While lizards make fun, fascinating pets, caring for one is nothing like caring for a cat or a dog. If you’re looking to add a reptilian friend to your family, it’s important to learn how to take care of a lizard in order to offer it a safe home. With over 4,500 species of lizards in the world, there are a lot of nuances to caring for each one. Lizards are an incredibly diverse group of animals. In the wild, they live in a wide range of habitats, from the driest deserts to the steamiest rain forests. Some lizards are herbivores, some are omnivores, and some eat only insects. Have a conversation with a veterinarian who specializes in reptiles and/or lizards to help fill in any blanks you may have when it comes to interacting with or caring for your lizards, and make sure you learn about your potential lizard’s diet, size, life span, temperature and humidity requirements and how to handle your lizard before taking it home. There may be a lot to learn, but that’s just part of the adventure! Here are some general guidelines to help you care for your pet lizard.
What Your Lizard Cage Must Provide
Security. Heating. Humidity. Lighting. Space. These are the five key factors you must keep in mind when choosing a lizard cage for your new pet. So let’s talk about these five considerations:
The cage must be able to keep your pet from escaping. Likewise, it must also protect your pet lizard from intruders, such as the household dog or cat. Some lizards are very good at escaping, so it’s best to choose a professional cage designed specifically for the type of pet you want to keep. It is not recommended to build your own lizard cage unless (A) you start with a good plan and (B) you have the right skills for the job.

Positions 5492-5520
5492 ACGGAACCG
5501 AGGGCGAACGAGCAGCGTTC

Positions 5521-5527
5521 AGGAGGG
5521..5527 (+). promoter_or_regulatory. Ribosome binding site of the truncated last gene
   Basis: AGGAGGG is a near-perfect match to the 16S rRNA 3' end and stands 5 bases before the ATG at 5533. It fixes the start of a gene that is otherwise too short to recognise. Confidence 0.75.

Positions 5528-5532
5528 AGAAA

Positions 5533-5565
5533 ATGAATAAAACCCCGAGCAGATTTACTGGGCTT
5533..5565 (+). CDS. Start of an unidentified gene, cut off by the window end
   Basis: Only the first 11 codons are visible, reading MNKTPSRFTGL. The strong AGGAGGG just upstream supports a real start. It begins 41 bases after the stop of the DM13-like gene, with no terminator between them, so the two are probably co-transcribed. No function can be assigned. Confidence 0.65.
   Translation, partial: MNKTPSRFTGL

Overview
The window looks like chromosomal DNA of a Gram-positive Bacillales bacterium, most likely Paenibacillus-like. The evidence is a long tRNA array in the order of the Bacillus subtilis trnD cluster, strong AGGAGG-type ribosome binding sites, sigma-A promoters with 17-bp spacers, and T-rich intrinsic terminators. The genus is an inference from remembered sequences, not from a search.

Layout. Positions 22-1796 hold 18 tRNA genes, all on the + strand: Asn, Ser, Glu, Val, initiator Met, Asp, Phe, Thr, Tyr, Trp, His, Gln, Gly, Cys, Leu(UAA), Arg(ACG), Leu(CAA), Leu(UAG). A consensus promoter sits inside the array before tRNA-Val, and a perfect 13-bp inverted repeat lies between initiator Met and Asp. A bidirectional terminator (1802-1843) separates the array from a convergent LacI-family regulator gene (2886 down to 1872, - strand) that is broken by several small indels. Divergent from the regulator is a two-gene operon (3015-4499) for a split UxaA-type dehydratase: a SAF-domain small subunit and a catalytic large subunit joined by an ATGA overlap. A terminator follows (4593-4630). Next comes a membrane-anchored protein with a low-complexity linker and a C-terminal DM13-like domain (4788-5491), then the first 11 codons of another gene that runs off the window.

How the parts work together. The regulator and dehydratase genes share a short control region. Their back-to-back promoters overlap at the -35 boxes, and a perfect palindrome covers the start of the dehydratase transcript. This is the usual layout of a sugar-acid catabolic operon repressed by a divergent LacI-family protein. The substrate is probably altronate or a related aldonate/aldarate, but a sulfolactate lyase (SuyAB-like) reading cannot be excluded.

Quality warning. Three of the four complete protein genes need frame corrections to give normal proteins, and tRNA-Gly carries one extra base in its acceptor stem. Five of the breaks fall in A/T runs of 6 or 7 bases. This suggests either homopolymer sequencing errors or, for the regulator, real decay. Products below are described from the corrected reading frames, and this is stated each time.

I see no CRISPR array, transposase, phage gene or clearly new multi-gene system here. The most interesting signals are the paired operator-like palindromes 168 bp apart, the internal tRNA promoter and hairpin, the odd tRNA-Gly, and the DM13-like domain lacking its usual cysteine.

First, you need to research the temperature requirements for the lizard species you plan to keep. Then you must choose a type of cage that allows you to maintain those temperatures. You can heat a reptile enclosure in several ways, but the cage must be able to hold the heat in some way.
Some lizards have higher moisture requirements. Some are desert dwellers and need a dry cage, while others are tropical Certain types of lizards have high humidity requirements. Tropical species, for example, need to be kept in a cage or tank that maintains a higher level of humidity than a desert-dwelling species.